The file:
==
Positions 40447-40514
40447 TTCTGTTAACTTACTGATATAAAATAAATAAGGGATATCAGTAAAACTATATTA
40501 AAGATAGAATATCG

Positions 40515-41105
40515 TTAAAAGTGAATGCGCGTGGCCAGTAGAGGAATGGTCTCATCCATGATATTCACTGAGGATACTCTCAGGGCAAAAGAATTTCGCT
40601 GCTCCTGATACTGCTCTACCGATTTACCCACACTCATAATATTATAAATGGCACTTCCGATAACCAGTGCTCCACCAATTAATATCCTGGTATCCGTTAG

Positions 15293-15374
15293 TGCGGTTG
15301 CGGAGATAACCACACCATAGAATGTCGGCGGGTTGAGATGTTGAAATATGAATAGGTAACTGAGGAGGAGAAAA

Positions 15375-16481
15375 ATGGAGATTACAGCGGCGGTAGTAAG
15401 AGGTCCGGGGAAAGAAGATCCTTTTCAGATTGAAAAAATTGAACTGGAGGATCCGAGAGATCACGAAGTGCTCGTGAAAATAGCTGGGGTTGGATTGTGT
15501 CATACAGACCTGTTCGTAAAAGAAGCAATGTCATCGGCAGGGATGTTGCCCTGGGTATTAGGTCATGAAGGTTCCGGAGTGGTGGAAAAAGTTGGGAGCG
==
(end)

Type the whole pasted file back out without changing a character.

Positions 40447-40514
40447 TTCTGTTAACTTACTGATATAAAATAAATAAGGGATATCAGTAAAACTATATTA
40501 AAGATAGAATATCG

Positions 40515-41105
40515 TTAAAAGTGAATGCGCGTGGCCAGTAGAGGAATGGTCTCATCCATGATATTCACTGAGGATACTCTCAGGGCAAAAGAATTTCGCT
40601 GCTCCTGATACTGCTCTACCGATTTACCCACACTCATAATATTATAAATGGCACTTCCGATAACCAGTGCTCCACCAATTAATATCCTGGTATCCGTTAG

Positions 15293-15374
15293 TGCGGTTG
15301 CGGAGATAACCACACCATAGAATGTCGGCGGGTTGAGATGTTGAAATATGAATAGGTAACTGAGGAGGAGAAAA

Positions 15375-16481
15375 ATGGAGATTACAGCGGCGGTAGTAAG
15401 AGGTCCGGGGAAAGAAGATCCTTTTCAGATTGAAAAAATTGAACTGGAGGATCCGAGAGATCACGAAGTGCTCGTGAAAATAGCTGGGGTTGGATTGTGT
15501 CATACAGACCTGTTCGTAAAAGAAGCAATGTCATCGGCAGGGATGTTGCCCTGGGTATTAGGTCATGAAGGTTCCGGAGTGGTGGAAAAAGTTGGGAGCG